Here a genuine question arises as to why two countries enter into International
Trade. There are a number of factors which contribute to the development of foreign
trade. Most important among them are:
1. Natural Resources and Geographical Factors: Each country differs in natural
resources and geographical distribution of various factors of production.
Diversities in natural and geographical distribution of various factors of
production. Diversities in natural and geographical conditions make a country
more efficient in the production of one commodity and another country in some
other commodity. These OVERVIEW OF INTERNATIONAL BUSINESS 7 countries
specialize themselves in the production of such commodities and supply them to
other countries in exchange for the commodities which they do not produce but
other countries have specialization in their production. For example, because of
favorable natural conditions, India and Sri Lanka taken together produce 87% of
the world total production of tea. Mica in India, manganese in Russia and oil in
Arab countries are a few examples of this kind of specialization.
2. Occupation Distribution: The population and its occupational distribution also
differ from country to country. Occupational structure of its population decides the
field of specialization. For example, a large part of Indias population is engaged in
agriculture, hence it has specialized in the production of food grains and other
agricultural products. England, on the other hand, has specialized itself in the
production of Industrial goods as it has abundance of capital and scarcity of land

and a large part of its population is engaged in Industries. Thus, countries specialize
themselves on the basis of their occupations. Specialization gives birth to
international trade.
3. Means of Transport: Means and costs of transportation also contribute to the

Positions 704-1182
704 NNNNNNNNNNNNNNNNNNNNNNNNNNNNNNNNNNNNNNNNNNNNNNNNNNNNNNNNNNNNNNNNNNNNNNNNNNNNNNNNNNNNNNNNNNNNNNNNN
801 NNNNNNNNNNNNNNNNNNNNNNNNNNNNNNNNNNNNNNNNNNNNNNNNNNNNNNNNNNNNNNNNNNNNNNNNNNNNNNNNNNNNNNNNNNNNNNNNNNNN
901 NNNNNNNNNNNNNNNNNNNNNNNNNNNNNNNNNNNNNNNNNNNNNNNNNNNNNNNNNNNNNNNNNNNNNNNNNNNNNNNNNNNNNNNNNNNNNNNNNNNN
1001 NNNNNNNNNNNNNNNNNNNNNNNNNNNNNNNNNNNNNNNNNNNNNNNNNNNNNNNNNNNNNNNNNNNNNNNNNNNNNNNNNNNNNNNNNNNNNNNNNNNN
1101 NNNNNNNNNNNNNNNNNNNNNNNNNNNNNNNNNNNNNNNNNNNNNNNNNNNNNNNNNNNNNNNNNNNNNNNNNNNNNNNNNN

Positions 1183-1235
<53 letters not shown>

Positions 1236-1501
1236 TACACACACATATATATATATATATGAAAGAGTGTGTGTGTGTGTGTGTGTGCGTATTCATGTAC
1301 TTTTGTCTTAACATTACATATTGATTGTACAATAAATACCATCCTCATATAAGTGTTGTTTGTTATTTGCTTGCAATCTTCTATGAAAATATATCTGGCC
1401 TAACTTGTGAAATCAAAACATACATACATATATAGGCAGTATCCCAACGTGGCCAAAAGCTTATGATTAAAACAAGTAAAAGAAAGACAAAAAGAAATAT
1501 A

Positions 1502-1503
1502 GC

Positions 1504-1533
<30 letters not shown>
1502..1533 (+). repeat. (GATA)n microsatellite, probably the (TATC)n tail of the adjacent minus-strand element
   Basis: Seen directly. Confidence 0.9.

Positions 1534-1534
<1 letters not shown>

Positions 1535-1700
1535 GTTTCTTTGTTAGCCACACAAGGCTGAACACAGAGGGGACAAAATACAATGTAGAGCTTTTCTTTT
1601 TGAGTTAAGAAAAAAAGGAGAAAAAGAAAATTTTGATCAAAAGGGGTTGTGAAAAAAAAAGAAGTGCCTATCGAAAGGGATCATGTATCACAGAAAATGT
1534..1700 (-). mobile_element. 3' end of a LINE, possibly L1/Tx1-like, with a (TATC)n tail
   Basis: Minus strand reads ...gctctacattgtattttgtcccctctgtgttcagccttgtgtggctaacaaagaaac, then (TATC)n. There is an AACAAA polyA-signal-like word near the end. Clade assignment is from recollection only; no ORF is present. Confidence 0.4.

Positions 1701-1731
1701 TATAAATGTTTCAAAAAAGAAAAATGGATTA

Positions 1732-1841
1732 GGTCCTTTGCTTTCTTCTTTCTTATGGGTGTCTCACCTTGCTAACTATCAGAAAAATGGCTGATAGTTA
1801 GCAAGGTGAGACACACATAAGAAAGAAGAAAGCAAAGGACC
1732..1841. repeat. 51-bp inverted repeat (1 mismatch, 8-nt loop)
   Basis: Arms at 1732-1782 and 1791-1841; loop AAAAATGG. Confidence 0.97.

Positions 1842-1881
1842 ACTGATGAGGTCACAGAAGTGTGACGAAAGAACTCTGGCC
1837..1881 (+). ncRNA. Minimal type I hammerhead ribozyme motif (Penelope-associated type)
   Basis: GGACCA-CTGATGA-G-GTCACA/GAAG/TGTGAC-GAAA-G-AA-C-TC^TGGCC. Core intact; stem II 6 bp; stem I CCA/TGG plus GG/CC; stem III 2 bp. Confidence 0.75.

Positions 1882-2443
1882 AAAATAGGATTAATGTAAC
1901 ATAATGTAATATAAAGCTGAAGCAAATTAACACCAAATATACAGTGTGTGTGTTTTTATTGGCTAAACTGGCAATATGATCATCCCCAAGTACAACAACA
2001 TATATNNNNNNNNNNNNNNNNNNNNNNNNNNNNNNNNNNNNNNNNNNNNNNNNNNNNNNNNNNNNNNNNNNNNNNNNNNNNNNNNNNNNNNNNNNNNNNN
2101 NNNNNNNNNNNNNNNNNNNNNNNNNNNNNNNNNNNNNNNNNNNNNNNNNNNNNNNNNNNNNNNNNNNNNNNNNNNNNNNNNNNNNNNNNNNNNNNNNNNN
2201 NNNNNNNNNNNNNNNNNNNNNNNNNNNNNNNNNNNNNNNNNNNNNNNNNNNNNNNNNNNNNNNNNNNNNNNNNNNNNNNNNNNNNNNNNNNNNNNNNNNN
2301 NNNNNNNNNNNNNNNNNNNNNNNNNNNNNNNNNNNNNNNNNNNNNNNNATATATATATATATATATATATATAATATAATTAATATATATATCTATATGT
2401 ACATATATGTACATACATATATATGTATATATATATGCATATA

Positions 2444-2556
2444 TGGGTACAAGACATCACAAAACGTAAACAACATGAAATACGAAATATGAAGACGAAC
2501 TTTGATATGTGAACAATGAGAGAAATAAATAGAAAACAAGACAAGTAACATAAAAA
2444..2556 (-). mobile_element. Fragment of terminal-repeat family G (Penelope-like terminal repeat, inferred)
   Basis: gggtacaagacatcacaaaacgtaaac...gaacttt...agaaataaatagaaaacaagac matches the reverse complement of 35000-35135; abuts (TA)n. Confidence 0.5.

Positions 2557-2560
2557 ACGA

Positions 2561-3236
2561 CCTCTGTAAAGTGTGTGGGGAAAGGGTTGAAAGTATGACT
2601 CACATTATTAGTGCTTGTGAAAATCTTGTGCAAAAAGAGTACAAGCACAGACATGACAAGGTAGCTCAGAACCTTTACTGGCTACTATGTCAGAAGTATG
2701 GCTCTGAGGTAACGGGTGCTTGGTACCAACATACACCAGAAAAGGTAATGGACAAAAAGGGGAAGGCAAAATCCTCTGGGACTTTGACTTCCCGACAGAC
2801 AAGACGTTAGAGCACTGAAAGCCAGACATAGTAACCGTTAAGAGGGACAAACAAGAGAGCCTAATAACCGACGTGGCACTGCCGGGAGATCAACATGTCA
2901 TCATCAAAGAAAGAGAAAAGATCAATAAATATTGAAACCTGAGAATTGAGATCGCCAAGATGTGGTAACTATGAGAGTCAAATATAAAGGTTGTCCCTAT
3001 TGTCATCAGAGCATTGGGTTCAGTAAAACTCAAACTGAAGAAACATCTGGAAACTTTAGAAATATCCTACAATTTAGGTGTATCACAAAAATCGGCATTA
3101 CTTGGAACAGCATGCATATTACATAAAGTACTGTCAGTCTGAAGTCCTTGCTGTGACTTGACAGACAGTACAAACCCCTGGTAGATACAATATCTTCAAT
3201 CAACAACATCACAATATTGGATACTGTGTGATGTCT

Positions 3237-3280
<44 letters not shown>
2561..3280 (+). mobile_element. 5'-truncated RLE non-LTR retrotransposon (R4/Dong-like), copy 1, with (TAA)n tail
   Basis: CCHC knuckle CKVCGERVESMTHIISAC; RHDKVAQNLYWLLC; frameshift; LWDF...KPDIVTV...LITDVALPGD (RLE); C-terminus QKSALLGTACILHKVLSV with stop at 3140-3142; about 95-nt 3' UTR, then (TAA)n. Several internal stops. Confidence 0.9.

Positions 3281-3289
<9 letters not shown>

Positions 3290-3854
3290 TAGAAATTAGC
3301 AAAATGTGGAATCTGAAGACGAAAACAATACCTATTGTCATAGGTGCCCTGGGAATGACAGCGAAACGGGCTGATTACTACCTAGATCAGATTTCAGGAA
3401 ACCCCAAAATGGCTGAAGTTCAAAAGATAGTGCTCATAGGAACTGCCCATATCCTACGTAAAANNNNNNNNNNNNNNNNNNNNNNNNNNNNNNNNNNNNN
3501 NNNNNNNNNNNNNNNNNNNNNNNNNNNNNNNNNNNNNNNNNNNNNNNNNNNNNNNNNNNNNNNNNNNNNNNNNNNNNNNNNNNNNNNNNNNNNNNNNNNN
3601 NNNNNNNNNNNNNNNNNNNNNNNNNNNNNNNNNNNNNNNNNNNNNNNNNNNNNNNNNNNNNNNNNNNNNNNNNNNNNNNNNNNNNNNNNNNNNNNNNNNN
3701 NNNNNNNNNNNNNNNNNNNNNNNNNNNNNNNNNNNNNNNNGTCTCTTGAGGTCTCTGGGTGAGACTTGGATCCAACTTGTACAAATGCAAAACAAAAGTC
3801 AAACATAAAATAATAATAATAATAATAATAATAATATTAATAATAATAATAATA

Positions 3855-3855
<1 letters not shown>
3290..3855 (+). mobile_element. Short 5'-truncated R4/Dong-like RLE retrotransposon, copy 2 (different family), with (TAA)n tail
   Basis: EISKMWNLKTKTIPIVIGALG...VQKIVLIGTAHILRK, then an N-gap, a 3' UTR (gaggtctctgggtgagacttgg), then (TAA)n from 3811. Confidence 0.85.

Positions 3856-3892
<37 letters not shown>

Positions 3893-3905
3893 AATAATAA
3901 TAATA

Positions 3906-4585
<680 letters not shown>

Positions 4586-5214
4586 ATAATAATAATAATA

International trade. Industries using weight losing raw materials one generally
localized at places near to the raw materials because the transport costs is the
deciding factor. The countries where such raw materials are found in abundance,
get specialized in their end-product. For example, India is a large producer of
sugarcane and therefore, sugar industry is located mainly in India. At International
level, the factors of production are not freely movable, because they involve high
cost of transportation. Other countries, therefore cannot set up sugar industries and
shall make imports of sugar from India and other sugar producing countries.
4. Large-scale Production: Large scale production of a commodity gives many
advantages of scale. The industry of such a commodity can produce it at a lower
cost because of scale economics and specialization. After meeting the demand for
the commodity in the national market, the surplus can easily be exported at a price
fetching and handsome profits to the industry. For example, an industrial unit
producing locomotive engines for the Indian Railways, can specialize itself in the
production of locomotives. Large scale production of locomotives may enable the
unit to export them to neighboring countries.
5. Differences in Costs: Production costs of a commodity differ from country to
country due to a number of factors: (i) Availability of natural resources and
geographical conditions. (ii) Occupational structure. (iii) Large-scale production. (iv)
Development in the field of science and technology etc. Countries having favorable
conditions can produce the commodities at a lower costs and other countries at
FOREIGN EXCHANGE ECONOMICS costs of production shall encourage the imports of
that commodity into the country and lower costs items may be exported. 6. Degree
of Self-sufficiency: No country of the world is self-sufficient. The degree of selfsufficiency however differs from country to country. For example the Russia imports
2% to 3% of its requirements and the USA only 4% to 5% of its total consumption.
The degree of self-sufficiency is 40% to 50% in underdeveloped countries.
Therefore, the countries which cannot produce at all or can produce only at a very
high cost, arrange the supply of such goods through imports from other countries.